Traffic-calming measures trigger spike in emergency services delays as 999 response times soar by a THIRD in London boroughs where roads are shut to cars
- Fire engines and ambulances being delayed to emergency call outs in London
- Controversial low traffic neighbourhoods have sparked fury among residents
- One London cycleway blocked three emergency service vehicles in just 24 hours
- Motorists claim Low Traffic Neighbourhoods are used by councils to ‘wage war’
Emergency service vehicles are being delayed hundreds of times every month because of Sadiq Khan’s controversial low-traffic zones.
Newly-released data shows The London Fire Brigade was delayed to call outs more than 330 times a month between June and November 2020 – up 18 per cent from the previous year – due to new traffic calming measures in the Capital.
In the boroughs that had introduced low-traffic zones last year, those delays rose by some 35 per cent.
But frontline emergency workers claim senior figures are ‘ignoring’ the issue because they are coming under increasing pressure to support the schemes which are being pushed by the Mayor of London.
One serving officer at the LFB told The Times: ‘The bosses are controlled by Sadiq Khan and don’t want to upset him as he controls the budget.’
One serving officer at the LFB claimed ‘bosses are controlled by Sadiq Khan (pictured) and don’t want to upset him as he controls the budget’
Paramedics had to wait up to 20 minutes to get to a patient who had collapsed in an alleyway because their ambulance was blocked by new bollards installed as part of a council traffic scheme in Ealing, west London
The data showing responses to emergency call outs emerged in a Freedom if Information Request.
It showed that delays caused by traffic calming measures have jumped by more than a third – 35 per cent – in London boroughs with new low-traffic zones.
The increase in areas without the new low-traffic zones was 2.8 per cent.
People across Britain continue to rally against Low Traffic Neighbourhoods (LTNs), which they say have been used by councils to ‘wage war on motorists’ under the government’s controversial Active Travel project.
LTNs were introduced to allow for social distancing on footpaths and cycle during the coronavirus pandemic.
But the scheme has been beset by problems, with videos showing emergency service vehicles trapped in traffic, rush-hour gridlock and residents claiming they were not consulted on plans.
Londoners have gone to war with Sadiq Khan over low-traffic neighbourhood schemes in the capital which were ruled ‘illegal’ by a high court judge in December.
Justice Lang ruled London’s ‘Streetspace’ scheme was ‘seriously flawed’ and ‘took advantage of the pandemic’ to push through ‘radical’ and permanent changes to London’s roads.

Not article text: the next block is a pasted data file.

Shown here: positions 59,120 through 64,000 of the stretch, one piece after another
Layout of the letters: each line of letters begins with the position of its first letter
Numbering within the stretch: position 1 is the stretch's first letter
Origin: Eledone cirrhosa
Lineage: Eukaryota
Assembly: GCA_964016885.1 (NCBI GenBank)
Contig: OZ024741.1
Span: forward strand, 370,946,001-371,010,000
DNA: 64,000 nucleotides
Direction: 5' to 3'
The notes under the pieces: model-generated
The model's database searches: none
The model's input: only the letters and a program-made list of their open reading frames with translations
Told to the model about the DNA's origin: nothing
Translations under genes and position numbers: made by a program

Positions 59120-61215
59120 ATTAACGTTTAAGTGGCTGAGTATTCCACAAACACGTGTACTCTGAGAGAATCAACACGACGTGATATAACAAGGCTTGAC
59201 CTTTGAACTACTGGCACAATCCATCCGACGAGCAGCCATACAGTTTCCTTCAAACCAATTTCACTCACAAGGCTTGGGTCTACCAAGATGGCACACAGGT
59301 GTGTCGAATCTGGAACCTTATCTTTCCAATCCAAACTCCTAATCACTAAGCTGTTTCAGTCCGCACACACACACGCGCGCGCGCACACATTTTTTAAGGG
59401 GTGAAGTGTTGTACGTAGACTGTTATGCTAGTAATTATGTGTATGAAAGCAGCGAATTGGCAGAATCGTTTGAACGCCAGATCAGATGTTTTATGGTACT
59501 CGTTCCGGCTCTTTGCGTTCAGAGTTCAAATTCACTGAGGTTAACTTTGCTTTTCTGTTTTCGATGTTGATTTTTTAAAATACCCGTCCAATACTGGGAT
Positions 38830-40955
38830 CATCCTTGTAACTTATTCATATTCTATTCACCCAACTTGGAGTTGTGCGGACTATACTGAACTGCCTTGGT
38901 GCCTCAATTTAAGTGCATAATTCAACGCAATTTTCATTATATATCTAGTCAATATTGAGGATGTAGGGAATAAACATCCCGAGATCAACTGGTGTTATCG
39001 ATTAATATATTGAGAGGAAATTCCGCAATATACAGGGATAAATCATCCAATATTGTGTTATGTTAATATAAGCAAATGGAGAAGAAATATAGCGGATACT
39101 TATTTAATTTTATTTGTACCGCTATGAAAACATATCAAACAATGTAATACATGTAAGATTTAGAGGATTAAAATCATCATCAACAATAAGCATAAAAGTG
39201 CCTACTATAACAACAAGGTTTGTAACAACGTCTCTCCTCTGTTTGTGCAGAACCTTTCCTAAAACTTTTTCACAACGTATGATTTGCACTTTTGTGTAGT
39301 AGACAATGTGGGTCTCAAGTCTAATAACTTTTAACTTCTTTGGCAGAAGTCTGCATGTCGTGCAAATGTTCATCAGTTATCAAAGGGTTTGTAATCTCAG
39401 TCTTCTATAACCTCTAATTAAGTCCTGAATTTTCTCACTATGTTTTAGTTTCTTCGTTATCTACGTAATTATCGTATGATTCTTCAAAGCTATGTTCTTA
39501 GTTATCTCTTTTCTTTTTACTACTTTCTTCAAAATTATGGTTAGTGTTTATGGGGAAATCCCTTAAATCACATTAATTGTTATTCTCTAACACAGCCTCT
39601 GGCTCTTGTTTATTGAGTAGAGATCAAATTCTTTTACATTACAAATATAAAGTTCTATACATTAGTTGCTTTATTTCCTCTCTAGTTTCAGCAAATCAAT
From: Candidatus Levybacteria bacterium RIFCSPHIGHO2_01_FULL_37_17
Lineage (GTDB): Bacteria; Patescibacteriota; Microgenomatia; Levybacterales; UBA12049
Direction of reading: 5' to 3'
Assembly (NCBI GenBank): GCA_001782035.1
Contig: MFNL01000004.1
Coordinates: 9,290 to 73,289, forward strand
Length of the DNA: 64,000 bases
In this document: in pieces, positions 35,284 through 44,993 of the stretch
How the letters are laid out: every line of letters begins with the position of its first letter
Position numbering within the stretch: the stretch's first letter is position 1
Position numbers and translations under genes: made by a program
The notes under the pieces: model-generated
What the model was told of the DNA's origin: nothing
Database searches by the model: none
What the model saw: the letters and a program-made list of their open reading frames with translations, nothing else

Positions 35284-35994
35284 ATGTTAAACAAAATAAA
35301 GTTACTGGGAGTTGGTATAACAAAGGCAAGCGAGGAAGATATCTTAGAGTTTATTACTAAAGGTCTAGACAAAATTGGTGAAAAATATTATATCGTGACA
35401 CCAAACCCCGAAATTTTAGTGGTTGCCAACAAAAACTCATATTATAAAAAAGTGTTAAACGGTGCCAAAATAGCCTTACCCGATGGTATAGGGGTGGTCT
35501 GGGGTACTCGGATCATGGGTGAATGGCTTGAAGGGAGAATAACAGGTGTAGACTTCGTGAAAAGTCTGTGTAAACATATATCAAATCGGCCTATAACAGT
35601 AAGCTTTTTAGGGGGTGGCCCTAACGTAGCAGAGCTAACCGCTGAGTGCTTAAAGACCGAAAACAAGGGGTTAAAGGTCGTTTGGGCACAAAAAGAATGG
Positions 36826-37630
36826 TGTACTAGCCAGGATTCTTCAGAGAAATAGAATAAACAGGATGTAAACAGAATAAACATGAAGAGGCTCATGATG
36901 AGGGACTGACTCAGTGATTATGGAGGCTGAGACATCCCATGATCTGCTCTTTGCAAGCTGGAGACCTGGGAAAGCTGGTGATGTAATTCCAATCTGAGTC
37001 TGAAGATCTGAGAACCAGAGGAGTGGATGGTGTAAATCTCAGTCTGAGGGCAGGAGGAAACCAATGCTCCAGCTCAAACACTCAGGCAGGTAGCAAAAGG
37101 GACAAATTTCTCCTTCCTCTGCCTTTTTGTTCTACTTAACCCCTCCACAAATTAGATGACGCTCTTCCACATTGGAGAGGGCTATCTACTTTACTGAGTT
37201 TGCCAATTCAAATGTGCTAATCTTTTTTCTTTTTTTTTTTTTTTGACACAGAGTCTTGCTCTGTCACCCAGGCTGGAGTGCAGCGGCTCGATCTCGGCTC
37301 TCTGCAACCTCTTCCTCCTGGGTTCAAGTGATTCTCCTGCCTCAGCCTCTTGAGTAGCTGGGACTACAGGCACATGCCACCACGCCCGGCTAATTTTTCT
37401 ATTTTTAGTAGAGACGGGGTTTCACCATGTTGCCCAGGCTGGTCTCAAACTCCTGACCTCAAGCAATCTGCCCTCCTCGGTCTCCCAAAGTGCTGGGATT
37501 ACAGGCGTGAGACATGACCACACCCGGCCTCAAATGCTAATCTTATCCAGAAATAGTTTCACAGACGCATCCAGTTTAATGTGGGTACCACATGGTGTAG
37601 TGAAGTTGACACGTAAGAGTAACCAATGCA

The High Court ruled that guidance issued by the Mayor of London to promote the expansion of schemes was ‘irrational’ and unlawful because it failed to safeguard road access for taxis and disabled people.
Last week it emerged one controversial London cycleway alone blocked three emergency service vehicles in just 24 hours.
Low Traffic Neighbourhoods (LTNs) were introduced to allow for social distancing on footpaths and cycle during the coronavirus pandemic
A blue-lit fire engine was halted, a police car’s driver was forced to turn around and an ambulance had to weave between traffic after congestion built up on Chiswick High Road in west London.
Video footage taken from a flat overlooking the busy road, which features Cycleway 9, showed the emergency services struggling to get past slow-moving cars and buses in three separate incidents on Friday and Saturday.
The first clip, dated March 25 and timestamped at 2.48pm, showed a fire engine attempting to rush through traffic.
It was halted when drivers couldn’t move their cars out of its way because of black and white bollards marking out the cycleway.
In the second clip, filmed at 4.38pm, a police officer was forced to make the decision to turn around after their car became wedged between two red buses.
And on Friday at 3.09pm an ambulance was filmed weaving across both sides of the road in a desperate bid to make it through traffic.
It comes months after footage emerged of a fire engine becoming stuck in a road block, put in place to create a ‘Covid friendly’ cycle lanes.
The video showed the blue-lit emergency vehicle wedged between a wooden planter and a parked white car in Ferndale, south London.
As firefighters ditched the vehicle and made the short walk to the nearby incident, one angry resident could be heard raging against the scheme, saying: ‘You are trying to say this is good for us?’
MailOnline has contacted the Mayor of London, London Fire Brigade and London Ambulance Service for comment.
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